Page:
The smell got stronger.

        Then …

        WOOF  WOOF  WOOF


        The hound caught sight of the cat. The chase was on.

        Across the street they ran, the cat fleeing in terror, the dog in close pursuit.

        The chase brought cars to squealing stops. The cat and dog scrambled under hedges. They jumped over fences.

        Down the alley they ran. Up the alley they returned.

        Finally, the cowardly cat found a tree and shot up into the branches where the pursuing dog could not follow.


        The dog performed a ritual he had recently perfected.

        He scratched the ground with his paws like a bull would do. First his front paws, then his back ones. He finished by lifting a leg, and with a satisfying pee, he claimed the tree and everything in it as his.

        It was his victory celebration.

        Not to mention, it annoyed the cats.

        One cat in particular – a gray, ugly, sorry excuse for a tomcat – gave Cassius his greatest joy.


        There was nothing special about the cat, but the guy who fed it was hilarious.

        The young man with no hair didn’t like Cassius chasing his cat, so he watched and waited.

        For fun, the dog sneaked into the man’s yard and pretended to hide. He knew the crazy man watched him; he could see him through the screen door.

        When the gray tomcat appeared, the hound leaped from his hiding place and chased the cat around the yard.

        The bald guy ran out of his house, eyes bulging in anger while screaming all manner of obscenities at the dog.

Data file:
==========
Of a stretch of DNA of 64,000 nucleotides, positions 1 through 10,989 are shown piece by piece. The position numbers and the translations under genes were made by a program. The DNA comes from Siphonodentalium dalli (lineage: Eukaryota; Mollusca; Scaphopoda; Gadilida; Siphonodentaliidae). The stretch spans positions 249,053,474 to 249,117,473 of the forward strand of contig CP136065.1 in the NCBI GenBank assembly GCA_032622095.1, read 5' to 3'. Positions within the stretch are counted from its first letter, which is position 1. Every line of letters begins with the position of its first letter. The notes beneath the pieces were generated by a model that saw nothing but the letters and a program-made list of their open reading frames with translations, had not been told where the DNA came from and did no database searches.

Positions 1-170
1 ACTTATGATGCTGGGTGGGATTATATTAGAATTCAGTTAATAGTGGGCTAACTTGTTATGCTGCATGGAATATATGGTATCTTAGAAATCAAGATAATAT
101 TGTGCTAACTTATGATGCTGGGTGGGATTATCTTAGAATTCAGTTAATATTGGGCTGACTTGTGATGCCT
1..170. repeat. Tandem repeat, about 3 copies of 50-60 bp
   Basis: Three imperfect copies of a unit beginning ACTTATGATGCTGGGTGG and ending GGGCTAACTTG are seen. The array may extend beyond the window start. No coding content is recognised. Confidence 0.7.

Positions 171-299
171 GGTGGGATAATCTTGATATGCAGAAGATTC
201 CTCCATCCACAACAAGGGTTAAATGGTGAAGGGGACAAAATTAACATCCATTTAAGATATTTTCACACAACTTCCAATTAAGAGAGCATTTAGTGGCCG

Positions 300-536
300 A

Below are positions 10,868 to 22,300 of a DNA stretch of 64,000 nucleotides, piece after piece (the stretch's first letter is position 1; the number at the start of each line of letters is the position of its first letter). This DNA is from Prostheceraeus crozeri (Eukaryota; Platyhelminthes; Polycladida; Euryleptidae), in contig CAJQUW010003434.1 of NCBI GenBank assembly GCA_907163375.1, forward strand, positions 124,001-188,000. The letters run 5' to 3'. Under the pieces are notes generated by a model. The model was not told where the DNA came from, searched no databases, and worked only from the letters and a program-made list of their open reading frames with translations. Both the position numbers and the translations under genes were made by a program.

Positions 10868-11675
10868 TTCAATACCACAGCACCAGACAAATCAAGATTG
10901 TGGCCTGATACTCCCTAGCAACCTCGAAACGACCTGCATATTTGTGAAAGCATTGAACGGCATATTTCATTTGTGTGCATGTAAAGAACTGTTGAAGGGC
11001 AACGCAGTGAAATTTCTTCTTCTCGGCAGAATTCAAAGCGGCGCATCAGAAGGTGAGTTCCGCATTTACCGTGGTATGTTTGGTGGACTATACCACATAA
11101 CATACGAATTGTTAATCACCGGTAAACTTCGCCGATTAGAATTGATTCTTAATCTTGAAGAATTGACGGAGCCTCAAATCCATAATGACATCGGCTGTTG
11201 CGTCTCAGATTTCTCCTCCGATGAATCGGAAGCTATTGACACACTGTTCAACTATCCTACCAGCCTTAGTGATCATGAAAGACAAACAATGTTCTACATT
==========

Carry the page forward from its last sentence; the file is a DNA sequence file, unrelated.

The dog ran around the yard as the guy chased him and tried to kick him and hit him with a hoe.

        Cassius was too fast for the irate man, who yelled a good game, but who didn’t have the coordination to catch a turtle.

        The thrill of the chase never failed to satisfy the dog, whose bouts with the seething neighbor were legendary on Mesa Street.

        The dog actually liked cats, although he wouldn’t have appreciated me telling you that.

        That is, he liked cats until the Day of the Ten Claws.


        On that fateful day, the dog was meandering about the neighborhood hoping for a spot of mischief, when he saw a lean, muscular, yellow cat with a big head.

        The cat was hanging around the crazy guy’s house. Cassius could see the bald man watching through the screen door. The man made no effort to hide.

        The dog was fascinated by the cat. He had never seen a cat like this. The head was soooo big. He noticed that the cat did not appear to be afraid. The cat saw the dog and didn’t make a move to flee.

        Cassius took that lack of fear as a personal insult. He broke into a sprint and charged the cat. The dog fully expected the cat to turn tail and flee once it understood the dog’s malicious intent.


        But the cat jumped up into the air, and as the dog ran under him, he dropped onto the dog’s back.

        The ferocious cat dug his claws deeply into Cassius. This caused so much pain that it felt as if there were ten claws in each cat paw, hence the name Day of the Ten Claws.

        It is a day that lives forever in neighborhood canine history.

        The dog howled over and over again as he ran this way and then that way, and then that way and then this way. No matter what he did, he couldn’t shake the cat.